PIV cards on the horizon

Six months from the deadline for issuing interoperable smart federal ID cards, standards and specifications are in place. Now the heavy lifting is about to begin.

"Now we face the daunting task of meeting the presidential requirements," Judith Spencer, chairwoman of the Federal Identity Credentialing Committee, said Thursday at the GovSec conference in Washington.

The committee last week released an architectural concept for implementing the standards spelled out by the National Institute of Standards and Technology in a series of publications developed in the last year. The next step is to define exactly how the processes identified in the architectural concept for issuing and maintaining the cards will operate.

"We're trying to have the whole thing done by early summer," in time for agencies to meet the Oct. 27 deadline for beginning issuance of the cards to 4.5 million federal workers and contractors.

Personal Identity Verification cards were mandated in Homeland Security Presidential Directive 12, issued in August 2004. The cards will contain integrated circuit chips, as well as biometric and cryptographic data, and will be interoperable between agencies. It also specified a short timeline without funding.

"We're supposed to do it very fast, for free," said Curt Barker of NIST, who has helped in the development of the technical specifications and standards.

Consultant Jim Litchko said the PIV program is notable for not moving at traditional government speed. "This effort is very different from any other effort I've seen in government," he said. "It's moving fast."

"We're getting there," Spencer added.

Two products have passed conformance testing for Federal Information Processing Standard 201. More challenging than getting the needed hardware and software are likely to be the jobs of setting up a system for issuing the cards. Cardholders, who are scattered across the globe, will have to appear in person twice in the process, to have identity verified and to receive the finished card.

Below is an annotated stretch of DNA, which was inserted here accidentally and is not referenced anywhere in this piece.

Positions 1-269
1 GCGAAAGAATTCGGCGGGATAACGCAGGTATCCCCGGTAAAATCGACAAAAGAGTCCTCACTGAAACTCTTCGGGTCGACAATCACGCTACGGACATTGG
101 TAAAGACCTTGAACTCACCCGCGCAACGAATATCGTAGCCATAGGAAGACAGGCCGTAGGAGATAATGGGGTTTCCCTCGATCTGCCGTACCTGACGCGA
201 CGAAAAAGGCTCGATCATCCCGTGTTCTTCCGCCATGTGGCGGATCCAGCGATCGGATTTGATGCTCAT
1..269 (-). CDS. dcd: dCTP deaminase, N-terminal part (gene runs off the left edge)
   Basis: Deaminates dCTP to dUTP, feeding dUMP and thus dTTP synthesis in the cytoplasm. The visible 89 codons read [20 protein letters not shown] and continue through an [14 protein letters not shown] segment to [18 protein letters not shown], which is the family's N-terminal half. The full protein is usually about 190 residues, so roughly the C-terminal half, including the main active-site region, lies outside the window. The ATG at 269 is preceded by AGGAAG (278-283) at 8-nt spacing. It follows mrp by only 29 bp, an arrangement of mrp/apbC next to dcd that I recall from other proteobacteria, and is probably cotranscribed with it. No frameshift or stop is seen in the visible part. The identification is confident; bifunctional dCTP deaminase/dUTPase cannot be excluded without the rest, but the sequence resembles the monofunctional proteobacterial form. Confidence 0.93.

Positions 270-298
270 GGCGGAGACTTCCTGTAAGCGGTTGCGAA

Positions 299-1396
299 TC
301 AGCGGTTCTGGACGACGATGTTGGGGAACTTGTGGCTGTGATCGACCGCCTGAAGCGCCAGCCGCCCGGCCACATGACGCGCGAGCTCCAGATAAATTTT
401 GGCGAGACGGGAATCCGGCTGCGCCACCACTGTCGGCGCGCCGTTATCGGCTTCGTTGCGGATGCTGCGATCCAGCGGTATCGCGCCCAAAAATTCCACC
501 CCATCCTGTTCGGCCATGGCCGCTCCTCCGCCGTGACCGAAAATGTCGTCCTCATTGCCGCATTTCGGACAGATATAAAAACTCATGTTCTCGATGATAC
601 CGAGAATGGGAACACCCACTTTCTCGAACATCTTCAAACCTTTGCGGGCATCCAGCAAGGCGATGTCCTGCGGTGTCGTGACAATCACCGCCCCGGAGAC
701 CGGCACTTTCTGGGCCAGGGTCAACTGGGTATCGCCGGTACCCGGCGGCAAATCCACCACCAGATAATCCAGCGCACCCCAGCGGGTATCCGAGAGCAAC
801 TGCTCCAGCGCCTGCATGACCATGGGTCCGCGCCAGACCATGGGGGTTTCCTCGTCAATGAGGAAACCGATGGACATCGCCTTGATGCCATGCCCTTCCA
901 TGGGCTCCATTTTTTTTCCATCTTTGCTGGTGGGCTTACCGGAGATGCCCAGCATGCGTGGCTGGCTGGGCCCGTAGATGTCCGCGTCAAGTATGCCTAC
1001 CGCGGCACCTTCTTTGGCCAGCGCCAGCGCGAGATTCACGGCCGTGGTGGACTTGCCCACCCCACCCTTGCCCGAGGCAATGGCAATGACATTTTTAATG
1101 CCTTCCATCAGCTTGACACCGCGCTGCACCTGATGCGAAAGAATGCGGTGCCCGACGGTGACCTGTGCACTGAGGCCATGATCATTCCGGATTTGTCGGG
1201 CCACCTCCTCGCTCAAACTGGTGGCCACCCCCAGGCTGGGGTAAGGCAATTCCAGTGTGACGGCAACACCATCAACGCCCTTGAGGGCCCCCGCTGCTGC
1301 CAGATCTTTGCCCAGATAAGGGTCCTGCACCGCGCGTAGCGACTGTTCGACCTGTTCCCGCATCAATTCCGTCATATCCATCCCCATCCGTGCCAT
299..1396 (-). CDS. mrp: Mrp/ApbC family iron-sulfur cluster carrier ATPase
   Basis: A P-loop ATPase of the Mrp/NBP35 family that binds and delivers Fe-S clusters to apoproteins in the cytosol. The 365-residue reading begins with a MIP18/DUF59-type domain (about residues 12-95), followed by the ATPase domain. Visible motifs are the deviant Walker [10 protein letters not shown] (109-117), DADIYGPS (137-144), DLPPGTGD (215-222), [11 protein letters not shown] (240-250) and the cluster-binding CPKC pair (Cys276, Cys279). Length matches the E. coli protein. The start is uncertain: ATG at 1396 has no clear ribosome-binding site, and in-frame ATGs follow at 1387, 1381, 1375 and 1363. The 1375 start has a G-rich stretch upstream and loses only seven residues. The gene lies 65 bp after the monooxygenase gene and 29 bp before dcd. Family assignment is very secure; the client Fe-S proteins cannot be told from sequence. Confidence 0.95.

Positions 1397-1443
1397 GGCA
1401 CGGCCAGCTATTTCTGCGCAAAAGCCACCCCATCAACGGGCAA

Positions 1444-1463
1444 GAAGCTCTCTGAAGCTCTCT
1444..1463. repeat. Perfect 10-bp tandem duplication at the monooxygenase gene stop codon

"This is probably the biggest-ticket item," Spencer said of the enrollment services.

Printing and populating that many cards will also be a challenge. Spencer said the single-site printing model being adopted for the Homeland Security Department's Transportation Worker ID Cards should be considered for PIV cards.

"We think that is a very good idea" because it allows high quality and security that is cost-effective. "We advocate a centralized card-printing capability, not necessarily a single location. We don't think that will work for the government."

There will no end-point for the program, because cards will have to be maintained and reissued regularly.

"We know that smart cards have an average life of three to five years," Spencer said.

William Jackson is a staff writer for Washington Technology's sister publication, Government Computer News.

About the Author

William Jackson is a Maryland-based freelance writer.

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